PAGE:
Ten formaldehyde preserved isolated human cadaver sternum plates provided by the Morphology Laboratory of the Federal University of Ceara were used (Figure 1). The sternum plates were removed from unclaimed cadavers by sectioning the ribs along the midclavicular lines. The subcutaneous tissues and the posterior pleura were preserved. The internal mammary vessels could be easily visualized by transparency. A basic box of dissection instruments containing surgical dissecting forceps, scalpel and knives, Metzenbaum scissors, Farabeuf retractors, hemostatic Kelly and Crile forceps and bone rongeur for periosteum were used. Anterior parasternal access at the level of the 2nd and 3rd intercostal spaces was used to expose the rib cartilages and the sternocostal articulations of the 2nd and 3rd ribs. The first stage of the dissection consisted of detaching the pectoralis major muscle from its attachments to the manubrium and sternal body, exposing the sternocostal joints.9 Upon identification and detachment of the intercostal muscles from the ribs special attention is paid to the neurovascular structures located at the superior border of the intercostal space surgically accessed (Figure 2). The thoracic vessels (internal mammary artery and vein) are covered by connective tissue and the endothoracic fascia. This anatomical layout provides a natural cleavage plane for easy surgical separation of the parietal pleura, posterior located, form the thoracic wall.10 Preservation of the anatomical integrity of the parietal pleura is an essential requirement for a successful internal mammary lymph node dissection.

 

 

 

 

Results

Forty intercostal spaces were dissected from the 10 specimen corresponding to the 2nd and 3nd intercostal space. Out of such 40 intercostal spaces, 29 lymph nodes were removed for histological study. Overall average was 2.9 nodes per sternum plate. Parietal pleura lesions were identified in two instances. The lymph node total count dissected was 18 on the right side and 11 on the left side for both second and third intercostal spaces. The results are summarized below (Figure 3).

 

 

Discussion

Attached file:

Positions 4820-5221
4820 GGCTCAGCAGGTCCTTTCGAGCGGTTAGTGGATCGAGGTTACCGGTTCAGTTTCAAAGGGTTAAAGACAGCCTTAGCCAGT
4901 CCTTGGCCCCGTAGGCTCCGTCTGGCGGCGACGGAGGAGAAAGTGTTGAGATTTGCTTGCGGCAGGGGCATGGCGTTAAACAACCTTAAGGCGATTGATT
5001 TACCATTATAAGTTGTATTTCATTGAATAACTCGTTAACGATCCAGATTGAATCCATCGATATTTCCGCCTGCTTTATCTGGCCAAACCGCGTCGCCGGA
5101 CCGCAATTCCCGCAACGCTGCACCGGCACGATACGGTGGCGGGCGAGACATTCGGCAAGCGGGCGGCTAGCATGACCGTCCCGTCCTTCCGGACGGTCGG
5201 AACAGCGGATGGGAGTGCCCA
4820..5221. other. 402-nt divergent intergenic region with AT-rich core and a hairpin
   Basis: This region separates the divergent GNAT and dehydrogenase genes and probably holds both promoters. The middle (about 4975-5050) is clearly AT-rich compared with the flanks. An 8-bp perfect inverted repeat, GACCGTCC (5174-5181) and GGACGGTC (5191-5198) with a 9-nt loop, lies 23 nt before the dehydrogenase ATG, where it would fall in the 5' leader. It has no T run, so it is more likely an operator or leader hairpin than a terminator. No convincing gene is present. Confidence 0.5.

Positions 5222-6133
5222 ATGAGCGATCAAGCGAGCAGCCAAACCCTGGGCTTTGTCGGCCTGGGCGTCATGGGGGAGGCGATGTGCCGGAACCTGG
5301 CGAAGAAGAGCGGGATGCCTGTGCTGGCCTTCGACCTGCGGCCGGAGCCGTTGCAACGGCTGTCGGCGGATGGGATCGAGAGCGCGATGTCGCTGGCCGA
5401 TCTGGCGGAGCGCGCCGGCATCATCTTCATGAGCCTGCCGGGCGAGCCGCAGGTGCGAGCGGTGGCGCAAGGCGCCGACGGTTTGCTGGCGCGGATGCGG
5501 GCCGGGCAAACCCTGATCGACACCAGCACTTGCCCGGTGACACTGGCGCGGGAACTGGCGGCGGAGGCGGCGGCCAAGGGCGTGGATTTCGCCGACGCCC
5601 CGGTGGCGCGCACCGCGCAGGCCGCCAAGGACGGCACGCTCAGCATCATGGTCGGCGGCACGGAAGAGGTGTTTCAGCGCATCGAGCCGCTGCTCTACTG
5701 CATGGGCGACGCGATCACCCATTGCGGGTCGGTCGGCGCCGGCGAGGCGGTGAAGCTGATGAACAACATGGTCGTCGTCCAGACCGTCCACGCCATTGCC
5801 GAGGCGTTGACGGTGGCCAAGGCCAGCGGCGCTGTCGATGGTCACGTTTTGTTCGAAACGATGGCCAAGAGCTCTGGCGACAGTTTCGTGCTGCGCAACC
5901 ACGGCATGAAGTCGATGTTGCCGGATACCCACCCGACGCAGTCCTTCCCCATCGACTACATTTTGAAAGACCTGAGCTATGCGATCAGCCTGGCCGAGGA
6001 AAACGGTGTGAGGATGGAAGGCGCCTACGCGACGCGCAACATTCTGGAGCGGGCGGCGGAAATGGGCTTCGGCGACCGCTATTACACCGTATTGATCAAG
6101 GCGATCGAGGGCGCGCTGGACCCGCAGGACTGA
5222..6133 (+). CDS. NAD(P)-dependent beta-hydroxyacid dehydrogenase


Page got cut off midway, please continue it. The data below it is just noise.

Axillary lymph node drainage is the main spreading pathway for breast cancer. Halsted was the first to describe it and to emphasize the importance of axillary emptying in patients with breast cancer - with or without lymphatic metastases. His work emphasis was the development of the radical mastectomy procedure named after him. His technique was the standard treatment for breast cancer for almost a hundred years (1873-1960). Approximately 25% of breast cancer drains to the internal mammary chain.11,12 Halsted was well aware of this pathway as expressed in one of this assertive: "I think that in the near future we should remove the mediastinal content in some of our primary surgical procedures".13 The first report of surgical exploration of the anterior mediastinum along with removal of internal mammary lymph nodes appeared in the beginning of the last century. Positive lymph nodes were found in two patients out of a total of six cases reported. A second report, by the same author, described the removal of the internal mammary lymph node chain in five breast cancer patients. According to the author the surgical procedure lacked feasibility. 13 Handley 14 published a large series of internal mammary lymph node dissection in 500 patients. The overall incidence of positive nodes was 31% for lesions located in the inner quadrant of the breast and 19% in external quadrant lesions. Lacour et al. 15 demonstrated that the surgical removal of the internal mammary chain lymph nodes as an isolated factor increases the disease free interval from 52% up to 71% in patients with positive axillary lymph nodes and T1 or T2 primary tumors arising in the inner quadrant of the breast. These techniques were abandoned for the increase of morbidity and death rates without significant increase of patient's recovery from disease. Lymph node distribution and spread along the internal mammary vessels depicted in figures 4-5 followed a similar pattern to findings of Abrão and Neto16 . These researchers studied the rate of occurrence and distribution of the internal mammary lymph nodes in the intercostals spaces. The authors reported an average of 8.9 and 7.3 lymph nodes on the right and left side of sternal plates, respectively. The nodes were located for the most part in the first three intercostals spaces. 16